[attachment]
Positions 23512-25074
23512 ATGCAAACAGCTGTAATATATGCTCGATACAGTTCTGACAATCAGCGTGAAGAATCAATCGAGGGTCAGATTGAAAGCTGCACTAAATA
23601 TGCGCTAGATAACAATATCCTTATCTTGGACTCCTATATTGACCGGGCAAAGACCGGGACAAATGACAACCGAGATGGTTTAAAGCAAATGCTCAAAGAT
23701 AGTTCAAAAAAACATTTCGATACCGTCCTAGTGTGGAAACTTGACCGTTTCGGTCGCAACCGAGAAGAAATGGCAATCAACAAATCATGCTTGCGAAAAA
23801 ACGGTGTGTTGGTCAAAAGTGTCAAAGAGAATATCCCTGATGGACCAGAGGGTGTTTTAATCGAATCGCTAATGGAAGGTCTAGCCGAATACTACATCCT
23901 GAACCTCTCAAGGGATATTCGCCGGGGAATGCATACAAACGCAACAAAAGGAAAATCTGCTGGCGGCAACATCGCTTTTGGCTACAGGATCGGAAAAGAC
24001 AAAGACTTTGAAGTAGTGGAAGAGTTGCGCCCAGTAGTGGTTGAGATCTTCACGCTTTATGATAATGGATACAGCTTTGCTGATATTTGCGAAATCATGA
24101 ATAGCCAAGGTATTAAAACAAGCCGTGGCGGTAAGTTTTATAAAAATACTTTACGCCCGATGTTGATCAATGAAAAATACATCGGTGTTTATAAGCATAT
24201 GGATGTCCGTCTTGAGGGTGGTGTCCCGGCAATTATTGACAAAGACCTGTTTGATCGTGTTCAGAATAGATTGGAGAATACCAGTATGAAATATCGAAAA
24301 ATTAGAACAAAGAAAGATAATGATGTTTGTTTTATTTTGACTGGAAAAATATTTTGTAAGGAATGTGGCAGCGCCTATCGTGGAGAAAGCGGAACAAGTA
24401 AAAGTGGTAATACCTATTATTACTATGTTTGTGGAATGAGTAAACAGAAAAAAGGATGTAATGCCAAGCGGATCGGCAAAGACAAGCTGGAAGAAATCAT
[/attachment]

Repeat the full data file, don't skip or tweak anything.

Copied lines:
Positions 23512-25074
23512 ATGCAAACAGCTGTAATATATGCTCGATACAGTTCTGACAATCAGCGTGAAGAATCAATCGAGGGTCAGATTGAAAGCTGCACTAAATA
23601 TGCGCTAGATAACAATATCCTTATCTTGGACTCCTATATTGACCGGGCAAAGACCGGGACAAATGACAACCGAGATGGTTTAAAGCAAATGCTCAAAGAT
23701 AGTTCAAAAAAACATTTCGATACCGTCCTAGTGTGGAAACTTGACCGTTTCGGTCGCAACCGAGAAGAAATGGCAATCAACAAATCATGCTTGCGAAAAA
23801 ACGGTGTGTTGGTCAAAAGTGTCAAAGAGAATATCCCTGATGGACCAGAGGGTGTTTTAATCGAATCGCTAATGGAAGGTCTAGCCGAATACTACATCCT
23901 GAACCTCTCAAGGGATATTCGCCGGGGAATGCATACAAACGCAACAAAAGGAAAATCTGCTGGCGGCAACATCGCTTTTGGCTACAGGATCGGAAAAGAC
24001 AAAGACTTTGAAGTAGTGGAAGAGTTGCGCCCAGTAGTGGTTGAGATCTTCACGCTTTATGATAATGGATACAGCTTTGCTGATATTTGCGAAATCATGA
24101 ATAGCCAAGGTATTAAAACAAGCCGTGGCGGTAAGTTTTATAAAAATACTTTACGCCCGATGTTGATCAATGAAAAATACATCGGTGTTTATAAGCATAT
24201 GGATGTCCGTCTTGAGGGTGGTGTCCCGGCAATTATTGACAAAGACCTGTTTGATCGTGTTCAGAATAGATTGGAGAATACCAGTATGAAATATCGAAAA
24301 ATTAGAACAAAGAAAGATAATGATGTTTGTTTTATTTTGACTGGAAAAATATTTTGTAAGGAATGTGGCAGCGCCTATCGTGGAGAAAGCGGAACAAGTA
24401 AAAGTGGTAATACCTATTATTACTATGTTTGTGGAATGAGTAAACAGAAAAAAGGATGTAATGCCAAGCGGATCGGCAAAGACAAGCTGGAAGAAATCAT